ICBC accepted that the Plaintiff was injured but argued that his injury claim was exaggerated challenging “the authenticity of (the Plaintiff’s) claim“. Mr. Justice Gaul largely accepted this argument and dismissed a significant portion of the claim. The below are some of the critical words the Court had of the Plaintiff:
 Mr. Lee was vigorously cross-examined by counsel for the defendants. By “vigorous” I do not mean the questioning was improper or disrespectful of the witness. I find the extensive cross-examination of Mr. Lee successfully revealed a number of significant and illuminating facts that, but for their disclosure, the court would have been left with an inaccurate impression and understanding of Mr. Lee’s situation and condition…
 In addition to eliciting important facts that have placed Mr. Lee’s claim in a more fulsome context, counsel for the defendants was also able to expose a number of contradictions and inconsistencies in Mr. Lee’s evidence, of which I will address but a few…
 While I am hesitant to find Mr. Lee fabricated his evidence on this point, I do find him to be an unreliable and inaccurate historian with respect to the amount and frequency of medication he has been taking…
 In great measure I agree with the submission of the defence that Mr. Lee’s evidence shifted during the course of his testimony and at times contradicted what he had said previously at his examination for discovery. On occasion I also found myself simply disbelieving Mr. Lee….(some of his evidence) stretches the boundaries of belief beyond their limits…
 In general, I found Mr. Lee to be less than forthright during his evidence and on more than one occasion I found him to be deliberately evasive in answering the question asked of him…
 It was only on account of detailed and probing cross-examination that a number of important and salient facts relating to Mr. Lee’s claim were disclosed or clarified. These details placed Mr. Lee’s claim in a markedly different light to the one based solely on what he said in his examination-in-chief. This, in conjunction with the inconsistencies or contradictions that were exposed in Mr. Lee’s evidence, compels me to approach his evidence with caution and scepticism. In general, I am not satisfied with Mr. Lee’s evidence. Unless I have indicated otherwise in these reasons, where there is a conflict between Mr. Lee’s evidence and that of another witness, I have given greater weight to the evidence of the other witness.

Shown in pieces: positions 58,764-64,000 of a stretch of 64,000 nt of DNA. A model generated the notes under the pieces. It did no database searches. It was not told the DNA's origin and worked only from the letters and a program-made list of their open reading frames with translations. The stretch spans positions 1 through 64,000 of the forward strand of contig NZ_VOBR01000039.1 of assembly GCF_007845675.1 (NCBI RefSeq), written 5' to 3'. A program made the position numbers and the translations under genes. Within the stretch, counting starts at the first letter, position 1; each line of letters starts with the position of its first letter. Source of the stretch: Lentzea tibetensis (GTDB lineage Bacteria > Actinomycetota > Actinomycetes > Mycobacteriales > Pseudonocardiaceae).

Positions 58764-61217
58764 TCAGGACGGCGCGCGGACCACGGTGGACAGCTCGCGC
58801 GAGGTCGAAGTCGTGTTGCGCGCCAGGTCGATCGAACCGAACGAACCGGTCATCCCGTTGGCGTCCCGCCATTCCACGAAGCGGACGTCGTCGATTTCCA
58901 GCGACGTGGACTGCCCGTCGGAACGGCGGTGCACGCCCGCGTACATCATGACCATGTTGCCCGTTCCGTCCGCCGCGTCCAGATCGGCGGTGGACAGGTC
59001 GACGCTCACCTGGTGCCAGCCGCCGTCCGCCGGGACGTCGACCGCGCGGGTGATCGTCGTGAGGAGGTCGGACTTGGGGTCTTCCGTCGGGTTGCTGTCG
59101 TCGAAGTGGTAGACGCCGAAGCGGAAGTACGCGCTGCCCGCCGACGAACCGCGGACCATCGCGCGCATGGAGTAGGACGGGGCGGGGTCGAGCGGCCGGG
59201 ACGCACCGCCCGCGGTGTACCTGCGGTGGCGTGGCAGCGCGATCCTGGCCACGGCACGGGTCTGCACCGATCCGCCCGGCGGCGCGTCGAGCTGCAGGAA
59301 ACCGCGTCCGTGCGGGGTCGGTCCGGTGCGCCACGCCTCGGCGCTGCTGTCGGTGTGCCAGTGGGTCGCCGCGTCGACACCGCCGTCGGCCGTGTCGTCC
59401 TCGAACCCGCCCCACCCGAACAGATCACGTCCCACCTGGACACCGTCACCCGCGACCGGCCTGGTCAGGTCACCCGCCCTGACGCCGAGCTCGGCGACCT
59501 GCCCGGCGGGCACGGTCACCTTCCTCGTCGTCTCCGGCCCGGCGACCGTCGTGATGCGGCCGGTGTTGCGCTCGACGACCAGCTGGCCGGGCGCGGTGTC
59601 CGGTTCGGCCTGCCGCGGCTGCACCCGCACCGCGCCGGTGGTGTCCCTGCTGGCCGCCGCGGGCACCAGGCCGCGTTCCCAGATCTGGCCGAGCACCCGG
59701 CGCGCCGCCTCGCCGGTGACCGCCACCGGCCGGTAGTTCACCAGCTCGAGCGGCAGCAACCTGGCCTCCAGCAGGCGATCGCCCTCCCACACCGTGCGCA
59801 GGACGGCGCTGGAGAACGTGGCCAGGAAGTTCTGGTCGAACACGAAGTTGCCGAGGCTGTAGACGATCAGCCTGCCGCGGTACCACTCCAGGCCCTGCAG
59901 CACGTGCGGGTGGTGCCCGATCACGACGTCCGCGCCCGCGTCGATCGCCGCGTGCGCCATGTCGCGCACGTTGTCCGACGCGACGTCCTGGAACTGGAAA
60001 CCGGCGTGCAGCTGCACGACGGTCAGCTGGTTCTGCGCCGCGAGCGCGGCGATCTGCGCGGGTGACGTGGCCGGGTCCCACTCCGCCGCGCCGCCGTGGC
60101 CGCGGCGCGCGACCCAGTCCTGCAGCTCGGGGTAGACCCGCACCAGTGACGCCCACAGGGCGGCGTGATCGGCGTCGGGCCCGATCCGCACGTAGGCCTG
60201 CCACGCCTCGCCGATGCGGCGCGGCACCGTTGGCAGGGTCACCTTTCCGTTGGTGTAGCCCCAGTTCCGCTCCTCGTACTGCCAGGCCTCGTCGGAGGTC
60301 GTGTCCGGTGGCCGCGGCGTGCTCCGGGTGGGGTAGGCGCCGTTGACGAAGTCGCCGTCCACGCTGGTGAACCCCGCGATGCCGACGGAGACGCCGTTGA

Further to my previous posts on credibility, cases such as today’s are worth reviewing in full to get a sense of the types of factors trial judges take into consideration in weighing the evidence of a party. Today’s case in particular is a good introduction to cross examination in injury claims because the Court reproduces extensive portions of the Plaintiff’s cross examination and explains the damaging effect this had on his credibility.
(Update March 8, 2012 – The case discussed below was set for a new trial after the Court of Appeal found the trial judge made errors applying the law of mitigation, causation and credibility. The Court of Appeal Judgement can be foud here)
Browne v. Dunn is an English case that’s almost 120 years old. Despite it’s vintage its a case all British Columbian’s should be familiar with when going to trial.
The rule in Browne v. Dunn states that if you intend to contradict an opposing witness on a significant matter you must put the contradictory version of events to the witness on cross examination. Failure to do so permits the Court to prefer the witness’ version over the contradictory version. In practice, failure to follow the rule of Browne v. Dunn can prove damaging to a case and this was demonstrated in reasons for judgement released today by the BC Supreme Court, Vancouver Registry.
In today’s case (Wahl v. Sidhu) the Plaintiff was involved in a significant collision in Surrey, BC in 2006. The Plaintiff sustained various injuries. At trial he sought over $1.1 million dollars. Much of his claim was dismissed but damages of $165,000 were assessed to compensate him for physical and psychological injuries from the crash.